We had a great Serial Entrepreneur Club today with special guests Patrick Thean, business coach & CEO of Rhythm Systems, and Santiago Callejas, owner and coach of Riptide CrossFit joining us! Both guests shared valuable insights on coaching for business growth and it made for an interesting conversation to see the differences and similarities in styles of two coaches in completely different fields.
Here’s the short answer: surrounding yourself with successful people increases your chances of success.
Why do startups need a coach and how can one help scale their business?
Here’s the short answer: surrounding yourself with successful people increases your chances of success.
To elaborate, onboarding a coach provides you with an objective, outside resource with your company’s best interests in mind. They can point out blindspots you were unaware were holding you back and help you compensate for your weaknesses.
A coach can also provide your team with emotional support and motivation. Santiago pointed out that we sometimes have a tendency to work harder for other people instead of just holding ourselves accountable; a coach can push you out of your comfort zone, which we all know is where real growth happens.
Motivation and commitment go hand in handSANTIAGO CALLEJAS
Patrick says as a coach, he’s extremely motivated to steer his clients away from making preventable mistakes in a field with such a high rate of failure early on. He works with a team to set attainable goals through the execution of those goals, ultimately helping the company scale.
A coach should guide you through the unknown, the challenges, and the inevitable failures along the path of being a successful businessperson.
Check out the full replay above– you don’t want to miss this session!
SE.Club – EP43
Hey Patrick, how are you doing? Hey, how are you Colin? Good, doing well? We’re so excited about having you here today to talk about coaching. This is the serial entrepreneur hour.
We are doing a show on the power of coaching. And I would say that today’s show is really about the importance of surrounding yourself with great people to increase your chances of success. We do know from studies that if you are a serial entrepreneur or if you surround yourself with others who are successful, you can increase your chances of succeeding at your startup. A few weeks ago, I made a statement on a clubhouse quoting Hillary Clinton. It takes a village and a, well, I can tell you, after raising two children, it does take a village to raise [00:01:00] children, but I also believe it does to launch a startup as well. Today we have, um, entrepreneur and CrossFit trainer, Santiago, Kelly, hello, Santiago and Santiago.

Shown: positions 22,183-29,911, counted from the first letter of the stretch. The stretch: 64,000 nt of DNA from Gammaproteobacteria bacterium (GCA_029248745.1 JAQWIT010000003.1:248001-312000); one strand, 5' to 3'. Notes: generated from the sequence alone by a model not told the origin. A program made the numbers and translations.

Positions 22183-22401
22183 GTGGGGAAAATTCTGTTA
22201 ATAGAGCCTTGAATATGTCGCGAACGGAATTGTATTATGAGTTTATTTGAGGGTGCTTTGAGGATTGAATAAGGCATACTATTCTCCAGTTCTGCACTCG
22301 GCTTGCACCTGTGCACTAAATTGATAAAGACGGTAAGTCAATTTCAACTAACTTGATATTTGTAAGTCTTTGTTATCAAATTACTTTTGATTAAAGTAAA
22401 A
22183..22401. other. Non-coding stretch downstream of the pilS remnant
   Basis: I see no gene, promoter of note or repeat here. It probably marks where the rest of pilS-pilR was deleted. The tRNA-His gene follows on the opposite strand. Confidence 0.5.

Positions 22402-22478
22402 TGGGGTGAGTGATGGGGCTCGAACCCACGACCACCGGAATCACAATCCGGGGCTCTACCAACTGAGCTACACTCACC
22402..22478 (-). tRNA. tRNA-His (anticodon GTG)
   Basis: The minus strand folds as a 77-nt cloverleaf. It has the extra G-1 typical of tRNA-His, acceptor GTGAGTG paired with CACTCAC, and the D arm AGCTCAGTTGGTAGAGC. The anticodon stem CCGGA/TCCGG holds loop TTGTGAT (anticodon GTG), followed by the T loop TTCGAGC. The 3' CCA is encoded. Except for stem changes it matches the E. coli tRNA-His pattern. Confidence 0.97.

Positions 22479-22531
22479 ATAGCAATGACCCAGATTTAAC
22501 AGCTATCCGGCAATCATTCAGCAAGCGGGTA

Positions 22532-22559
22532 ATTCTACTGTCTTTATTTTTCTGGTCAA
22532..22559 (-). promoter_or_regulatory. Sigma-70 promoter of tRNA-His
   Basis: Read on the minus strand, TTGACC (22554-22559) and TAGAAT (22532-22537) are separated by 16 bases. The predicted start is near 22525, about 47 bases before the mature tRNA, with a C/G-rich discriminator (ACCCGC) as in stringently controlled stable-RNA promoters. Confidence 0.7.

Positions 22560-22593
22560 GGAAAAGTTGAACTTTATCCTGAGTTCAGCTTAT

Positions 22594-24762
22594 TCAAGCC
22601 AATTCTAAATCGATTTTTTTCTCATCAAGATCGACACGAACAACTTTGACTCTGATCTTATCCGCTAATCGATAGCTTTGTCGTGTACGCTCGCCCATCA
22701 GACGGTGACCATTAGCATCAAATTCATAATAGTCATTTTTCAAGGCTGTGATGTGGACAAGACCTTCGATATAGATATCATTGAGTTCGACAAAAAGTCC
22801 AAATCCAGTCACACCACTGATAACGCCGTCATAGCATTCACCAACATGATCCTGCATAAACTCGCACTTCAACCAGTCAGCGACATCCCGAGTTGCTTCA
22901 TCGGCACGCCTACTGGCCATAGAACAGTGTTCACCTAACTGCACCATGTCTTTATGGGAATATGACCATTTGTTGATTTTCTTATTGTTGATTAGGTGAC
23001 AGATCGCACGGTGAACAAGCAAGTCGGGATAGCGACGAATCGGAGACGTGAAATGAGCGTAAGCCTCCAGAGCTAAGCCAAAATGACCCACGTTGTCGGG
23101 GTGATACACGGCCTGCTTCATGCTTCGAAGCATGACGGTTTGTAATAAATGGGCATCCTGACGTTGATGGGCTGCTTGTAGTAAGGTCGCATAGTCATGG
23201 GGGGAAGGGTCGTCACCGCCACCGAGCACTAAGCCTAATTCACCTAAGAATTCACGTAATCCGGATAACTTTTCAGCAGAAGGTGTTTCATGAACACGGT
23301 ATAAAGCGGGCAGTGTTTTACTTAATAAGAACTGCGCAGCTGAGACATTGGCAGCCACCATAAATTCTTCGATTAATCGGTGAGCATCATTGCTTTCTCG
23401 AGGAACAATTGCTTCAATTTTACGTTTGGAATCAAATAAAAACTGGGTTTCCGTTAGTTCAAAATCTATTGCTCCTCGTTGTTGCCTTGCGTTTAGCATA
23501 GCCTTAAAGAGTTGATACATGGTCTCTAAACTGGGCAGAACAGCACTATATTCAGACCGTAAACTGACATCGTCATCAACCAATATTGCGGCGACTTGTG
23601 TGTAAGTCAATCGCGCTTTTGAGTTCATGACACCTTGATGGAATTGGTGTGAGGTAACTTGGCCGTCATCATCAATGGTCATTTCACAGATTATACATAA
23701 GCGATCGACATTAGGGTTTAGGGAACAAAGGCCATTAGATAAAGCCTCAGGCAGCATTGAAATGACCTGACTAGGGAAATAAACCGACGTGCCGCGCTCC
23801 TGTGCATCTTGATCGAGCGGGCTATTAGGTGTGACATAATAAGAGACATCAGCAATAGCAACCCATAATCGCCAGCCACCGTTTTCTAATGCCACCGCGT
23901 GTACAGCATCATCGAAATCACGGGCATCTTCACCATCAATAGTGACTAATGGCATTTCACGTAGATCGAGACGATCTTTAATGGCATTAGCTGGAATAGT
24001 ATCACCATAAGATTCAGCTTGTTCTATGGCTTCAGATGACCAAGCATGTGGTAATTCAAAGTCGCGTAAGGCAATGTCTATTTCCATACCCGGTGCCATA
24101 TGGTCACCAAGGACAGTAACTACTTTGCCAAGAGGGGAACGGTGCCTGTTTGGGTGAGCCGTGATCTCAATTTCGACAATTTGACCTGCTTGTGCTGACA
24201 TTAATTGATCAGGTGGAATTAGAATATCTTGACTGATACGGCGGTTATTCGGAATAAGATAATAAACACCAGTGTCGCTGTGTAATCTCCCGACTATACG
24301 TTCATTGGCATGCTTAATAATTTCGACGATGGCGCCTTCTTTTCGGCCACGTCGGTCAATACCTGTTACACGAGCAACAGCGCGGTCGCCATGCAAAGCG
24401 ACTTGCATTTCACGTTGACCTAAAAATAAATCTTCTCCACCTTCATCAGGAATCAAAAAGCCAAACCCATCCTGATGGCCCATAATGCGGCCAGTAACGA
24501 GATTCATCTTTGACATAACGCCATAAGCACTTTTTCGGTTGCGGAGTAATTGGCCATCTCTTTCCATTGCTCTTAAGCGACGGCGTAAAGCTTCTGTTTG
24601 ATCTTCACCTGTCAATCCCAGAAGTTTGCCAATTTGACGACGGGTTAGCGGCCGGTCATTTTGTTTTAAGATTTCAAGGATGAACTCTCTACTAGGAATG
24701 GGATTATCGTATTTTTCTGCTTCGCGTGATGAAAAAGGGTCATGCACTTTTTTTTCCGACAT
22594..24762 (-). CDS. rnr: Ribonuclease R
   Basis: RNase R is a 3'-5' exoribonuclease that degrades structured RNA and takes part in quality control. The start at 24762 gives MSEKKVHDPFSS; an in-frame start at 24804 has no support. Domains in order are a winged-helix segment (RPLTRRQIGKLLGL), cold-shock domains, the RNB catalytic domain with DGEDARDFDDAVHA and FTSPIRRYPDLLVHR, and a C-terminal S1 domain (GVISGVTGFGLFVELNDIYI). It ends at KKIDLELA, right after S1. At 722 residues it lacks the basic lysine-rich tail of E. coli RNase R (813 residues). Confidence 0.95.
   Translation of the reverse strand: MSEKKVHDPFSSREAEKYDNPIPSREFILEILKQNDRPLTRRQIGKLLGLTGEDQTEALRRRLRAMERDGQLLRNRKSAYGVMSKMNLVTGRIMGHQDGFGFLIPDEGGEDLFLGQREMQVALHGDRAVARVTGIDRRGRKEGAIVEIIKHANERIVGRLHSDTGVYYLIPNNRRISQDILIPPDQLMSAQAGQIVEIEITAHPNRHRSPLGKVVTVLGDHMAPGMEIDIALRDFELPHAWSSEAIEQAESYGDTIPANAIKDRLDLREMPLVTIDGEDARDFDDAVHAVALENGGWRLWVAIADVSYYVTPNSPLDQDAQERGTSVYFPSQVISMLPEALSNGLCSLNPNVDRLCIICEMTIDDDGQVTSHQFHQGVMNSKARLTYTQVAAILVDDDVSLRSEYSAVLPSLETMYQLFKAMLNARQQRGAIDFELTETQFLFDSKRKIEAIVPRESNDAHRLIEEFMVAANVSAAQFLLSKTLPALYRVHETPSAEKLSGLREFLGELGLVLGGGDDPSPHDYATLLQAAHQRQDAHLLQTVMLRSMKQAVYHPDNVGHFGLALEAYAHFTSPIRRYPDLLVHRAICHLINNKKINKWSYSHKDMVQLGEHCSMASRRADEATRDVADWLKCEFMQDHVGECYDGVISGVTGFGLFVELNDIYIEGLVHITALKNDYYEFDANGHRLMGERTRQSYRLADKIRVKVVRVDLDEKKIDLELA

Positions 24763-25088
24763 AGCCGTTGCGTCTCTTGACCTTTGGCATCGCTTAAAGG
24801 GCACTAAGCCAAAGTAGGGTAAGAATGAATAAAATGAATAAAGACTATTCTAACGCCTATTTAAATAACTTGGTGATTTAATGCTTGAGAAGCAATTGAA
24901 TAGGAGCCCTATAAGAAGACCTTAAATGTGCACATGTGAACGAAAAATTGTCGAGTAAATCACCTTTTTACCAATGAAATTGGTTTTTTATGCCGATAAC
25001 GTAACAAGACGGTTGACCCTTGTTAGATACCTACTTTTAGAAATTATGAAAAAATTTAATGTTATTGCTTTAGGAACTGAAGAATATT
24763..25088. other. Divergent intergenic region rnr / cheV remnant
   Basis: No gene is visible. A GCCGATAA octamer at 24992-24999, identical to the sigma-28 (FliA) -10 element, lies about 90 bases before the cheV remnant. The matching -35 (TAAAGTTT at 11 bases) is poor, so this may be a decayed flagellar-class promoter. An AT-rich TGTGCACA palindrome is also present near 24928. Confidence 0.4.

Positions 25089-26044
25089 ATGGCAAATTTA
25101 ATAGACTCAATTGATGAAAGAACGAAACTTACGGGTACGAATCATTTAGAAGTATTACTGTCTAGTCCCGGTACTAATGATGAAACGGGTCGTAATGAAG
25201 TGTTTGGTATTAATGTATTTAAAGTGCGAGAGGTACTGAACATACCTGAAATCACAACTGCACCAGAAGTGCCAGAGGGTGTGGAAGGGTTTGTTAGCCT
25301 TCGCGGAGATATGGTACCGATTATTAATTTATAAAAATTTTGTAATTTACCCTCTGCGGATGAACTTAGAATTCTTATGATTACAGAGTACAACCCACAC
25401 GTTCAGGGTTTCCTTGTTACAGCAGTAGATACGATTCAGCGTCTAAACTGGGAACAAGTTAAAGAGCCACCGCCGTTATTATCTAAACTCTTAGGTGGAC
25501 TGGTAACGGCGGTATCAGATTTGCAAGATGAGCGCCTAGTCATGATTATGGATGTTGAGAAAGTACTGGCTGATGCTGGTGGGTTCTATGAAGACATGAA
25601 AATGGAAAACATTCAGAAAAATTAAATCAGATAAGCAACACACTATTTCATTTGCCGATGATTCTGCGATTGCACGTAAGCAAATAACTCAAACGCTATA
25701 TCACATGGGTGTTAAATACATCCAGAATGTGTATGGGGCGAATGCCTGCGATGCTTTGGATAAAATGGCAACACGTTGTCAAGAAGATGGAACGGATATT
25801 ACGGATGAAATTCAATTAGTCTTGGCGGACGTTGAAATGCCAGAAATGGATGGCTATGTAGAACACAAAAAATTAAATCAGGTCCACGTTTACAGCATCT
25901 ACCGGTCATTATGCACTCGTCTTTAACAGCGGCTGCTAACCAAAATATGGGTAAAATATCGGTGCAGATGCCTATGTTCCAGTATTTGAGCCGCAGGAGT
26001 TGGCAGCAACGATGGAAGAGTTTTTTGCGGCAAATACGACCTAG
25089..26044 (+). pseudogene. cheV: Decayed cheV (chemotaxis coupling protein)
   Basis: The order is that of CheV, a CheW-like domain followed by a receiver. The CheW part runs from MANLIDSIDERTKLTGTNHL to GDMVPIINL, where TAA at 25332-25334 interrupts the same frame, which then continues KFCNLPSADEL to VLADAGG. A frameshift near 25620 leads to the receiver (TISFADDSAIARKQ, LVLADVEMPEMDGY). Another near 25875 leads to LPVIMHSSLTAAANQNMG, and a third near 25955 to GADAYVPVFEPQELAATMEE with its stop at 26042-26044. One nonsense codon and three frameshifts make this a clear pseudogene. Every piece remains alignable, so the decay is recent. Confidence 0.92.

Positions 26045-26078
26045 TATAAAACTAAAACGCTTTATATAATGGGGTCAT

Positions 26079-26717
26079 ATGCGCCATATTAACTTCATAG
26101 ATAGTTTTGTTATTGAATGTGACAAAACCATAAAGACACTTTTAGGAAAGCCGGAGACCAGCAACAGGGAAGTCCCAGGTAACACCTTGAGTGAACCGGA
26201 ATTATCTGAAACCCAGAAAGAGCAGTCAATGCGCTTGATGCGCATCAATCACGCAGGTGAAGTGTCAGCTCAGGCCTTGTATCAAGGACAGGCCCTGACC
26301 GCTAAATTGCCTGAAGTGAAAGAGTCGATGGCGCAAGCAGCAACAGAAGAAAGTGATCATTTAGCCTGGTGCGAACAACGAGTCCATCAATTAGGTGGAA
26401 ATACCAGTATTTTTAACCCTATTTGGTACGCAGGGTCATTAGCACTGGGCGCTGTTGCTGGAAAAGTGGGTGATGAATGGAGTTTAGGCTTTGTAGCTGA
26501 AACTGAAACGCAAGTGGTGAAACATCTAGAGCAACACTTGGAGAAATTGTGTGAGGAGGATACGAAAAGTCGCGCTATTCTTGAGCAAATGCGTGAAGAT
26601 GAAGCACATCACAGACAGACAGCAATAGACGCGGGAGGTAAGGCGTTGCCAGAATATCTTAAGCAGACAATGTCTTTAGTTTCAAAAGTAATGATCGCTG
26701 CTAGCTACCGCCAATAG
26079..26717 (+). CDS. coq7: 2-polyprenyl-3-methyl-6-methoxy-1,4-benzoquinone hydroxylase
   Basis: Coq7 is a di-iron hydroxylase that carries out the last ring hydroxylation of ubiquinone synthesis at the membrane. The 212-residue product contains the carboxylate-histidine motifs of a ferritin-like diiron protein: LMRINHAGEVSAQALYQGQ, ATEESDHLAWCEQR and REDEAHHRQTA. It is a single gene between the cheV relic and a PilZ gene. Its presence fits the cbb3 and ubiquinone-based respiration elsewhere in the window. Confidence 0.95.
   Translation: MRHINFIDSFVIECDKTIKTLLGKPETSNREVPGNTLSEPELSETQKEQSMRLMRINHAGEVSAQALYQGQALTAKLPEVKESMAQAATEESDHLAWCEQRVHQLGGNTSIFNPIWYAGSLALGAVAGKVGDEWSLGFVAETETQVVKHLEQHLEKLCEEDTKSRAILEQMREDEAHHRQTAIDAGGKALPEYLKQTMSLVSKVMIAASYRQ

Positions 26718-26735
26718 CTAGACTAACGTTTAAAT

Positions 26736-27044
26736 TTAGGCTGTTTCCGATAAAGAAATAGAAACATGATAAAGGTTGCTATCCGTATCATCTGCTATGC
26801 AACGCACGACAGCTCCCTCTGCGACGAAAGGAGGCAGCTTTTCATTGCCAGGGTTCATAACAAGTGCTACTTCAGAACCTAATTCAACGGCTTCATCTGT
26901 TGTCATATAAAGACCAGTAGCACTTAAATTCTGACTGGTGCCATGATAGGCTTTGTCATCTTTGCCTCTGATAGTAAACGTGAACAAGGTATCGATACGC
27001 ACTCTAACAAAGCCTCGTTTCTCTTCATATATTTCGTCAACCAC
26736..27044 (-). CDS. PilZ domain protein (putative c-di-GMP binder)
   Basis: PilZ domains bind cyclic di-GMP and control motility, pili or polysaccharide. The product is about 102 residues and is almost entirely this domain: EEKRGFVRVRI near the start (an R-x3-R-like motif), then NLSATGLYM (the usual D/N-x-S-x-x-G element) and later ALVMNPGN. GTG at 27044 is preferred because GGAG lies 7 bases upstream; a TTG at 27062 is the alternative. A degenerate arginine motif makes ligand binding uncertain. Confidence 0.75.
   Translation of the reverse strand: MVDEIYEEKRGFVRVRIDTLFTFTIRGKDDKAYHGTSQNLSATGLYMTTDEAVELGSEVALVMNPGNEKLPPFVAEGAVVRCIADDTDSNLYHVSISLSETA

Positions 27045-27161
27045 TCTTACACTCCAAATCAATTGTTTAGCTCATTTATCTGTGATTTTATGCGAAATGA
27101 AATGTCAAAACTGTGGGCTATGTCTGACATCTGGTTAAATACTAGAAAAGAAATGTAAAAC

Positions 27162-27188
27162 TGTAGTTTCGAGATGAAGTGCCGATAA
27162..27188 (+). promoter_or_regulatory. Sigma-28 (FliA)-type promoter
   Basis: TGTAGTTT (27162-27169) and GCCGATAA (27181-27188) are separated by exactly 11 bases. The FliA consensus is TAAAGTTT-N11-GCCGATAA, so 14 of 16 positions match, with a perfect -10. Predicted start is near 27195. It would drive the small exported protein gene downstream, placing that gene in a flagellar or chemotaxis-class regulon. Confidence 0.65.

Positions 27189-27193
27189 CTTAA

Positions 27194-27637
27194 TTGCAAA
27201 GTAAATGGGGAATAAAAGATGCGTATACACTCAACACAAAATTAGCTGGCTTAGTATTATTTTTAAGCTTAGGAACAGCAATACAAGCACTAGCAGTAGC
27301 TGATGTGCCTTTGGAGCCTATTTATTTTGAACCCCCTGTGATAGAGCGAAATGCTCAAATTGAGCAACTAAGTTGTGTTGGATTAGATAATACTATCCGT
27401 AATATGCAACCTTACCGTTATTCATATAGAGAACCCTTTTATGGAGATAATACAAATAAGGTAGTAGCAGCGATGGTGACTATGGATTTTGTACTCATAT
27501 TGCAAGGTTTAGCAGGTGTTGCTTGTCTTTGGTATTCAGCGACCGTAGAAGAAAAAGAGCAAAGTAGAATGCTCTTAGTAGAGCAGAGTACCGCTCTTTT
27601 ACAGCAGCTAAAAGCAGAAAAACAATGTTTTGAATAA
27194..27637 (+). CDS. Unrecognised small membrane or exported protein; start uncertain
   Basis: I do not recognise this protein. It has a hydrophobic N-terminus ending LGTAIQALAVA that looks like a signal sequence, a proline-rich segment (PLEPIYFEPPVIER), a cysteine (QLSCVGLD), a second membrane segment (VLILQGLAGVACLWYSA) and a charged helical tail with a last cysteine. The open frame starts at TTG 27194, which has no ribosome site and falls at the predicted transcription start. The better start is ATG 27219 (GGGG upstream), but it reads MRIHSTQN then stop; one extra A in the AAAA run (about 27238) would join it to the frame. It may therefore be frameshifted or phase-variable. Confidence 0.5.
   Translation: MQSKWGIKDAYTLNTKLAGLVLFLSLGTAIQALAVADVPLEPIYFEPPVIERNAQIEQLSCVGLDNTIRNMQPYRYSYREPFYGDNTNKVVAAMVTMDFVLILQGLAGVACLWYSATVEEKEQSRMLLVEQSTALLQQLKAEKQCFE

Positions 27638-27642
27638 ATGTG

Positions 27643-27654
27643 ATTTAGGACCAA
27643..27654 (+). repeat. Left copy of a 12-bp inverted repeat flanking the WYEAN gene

You can click, I know you’re new to the club. You can play. There you go. Can you hear me? Yes. I can hear you. How are you doing? Yeah, very well. And we also have Patrick Theon from rhythm systems. So I just want to first introduce Santiago. He owns Riptide CrossFit are, you know, out of Fort Lauderdale and, uh, he just lost a shared office work concept called workfit.co that’s w R K F I t.co Patrick Thien is a tech entrepreneur.
Best selling author and founder of rhythm systems. And he comes to us today to talk about the power of coaching for your startup. Um, for those of you new, for those of you who know me, I am an unlikely candidate [00:02:00] to, uh, to sign up to CrossFit. I’m 51, I’m overweight. And since my twenties I’ve been diagnosed with an autoimmune disease called ankylosing spondylitis, that was actually, uh, what ed Sullivan had if you remember him.
Uh, so basically a spinal fusion. Um, I would sometimes characterize myself if I was in the wizard of Oz, I would be the 10 men. So a little over a year and a half ago, despite my fears, I hired a coach. Uh, it was Santiago and I just, you know, I just, I just couldn’t figure out on my own how to gain flexibility to lose weight, build muscle mass, and ultimately improve my quality of life.
Uh, Jeff actually introduced me to Santiago is Santiago was Jeff’s coach as well. And I know Santiago, you’ve been coaching now for 11 years. Um, I’m not your easiest client. I can say that, but can you talk to me about the benefits of getting a coach for, for, for, [00:03:00] for working out or CrossFit and what are some reasons everyone needs a coach?
Absolutely. Colin, thank you for the intro. So there’s a couple of things, you know, there’s a lot of layers to coaching. Um, but a couple of things that I kind of thought about for this is going to be number one, accountability, having the accountability of a trainer, um, do to, and then a second point to due to the commitment that you make, right?
So there’s a commitment to yourself and your own health and your own needs. You know, physical and psychological, as we all know, exercise is also a psychological and emotional thing. So you have accountability with a trainer where you tell the trainer, you’re going to meet them certain days, certain hours.
And you also feel compelled not only for yourself, but you know, for what you said to the trainer you were going to do to do a little bit more than just for yourself. You know, as strange as that might sound, [00:04:00] a lot of us do things better for others than we do for ourselves. Um, secondary to the accountability or not secondary.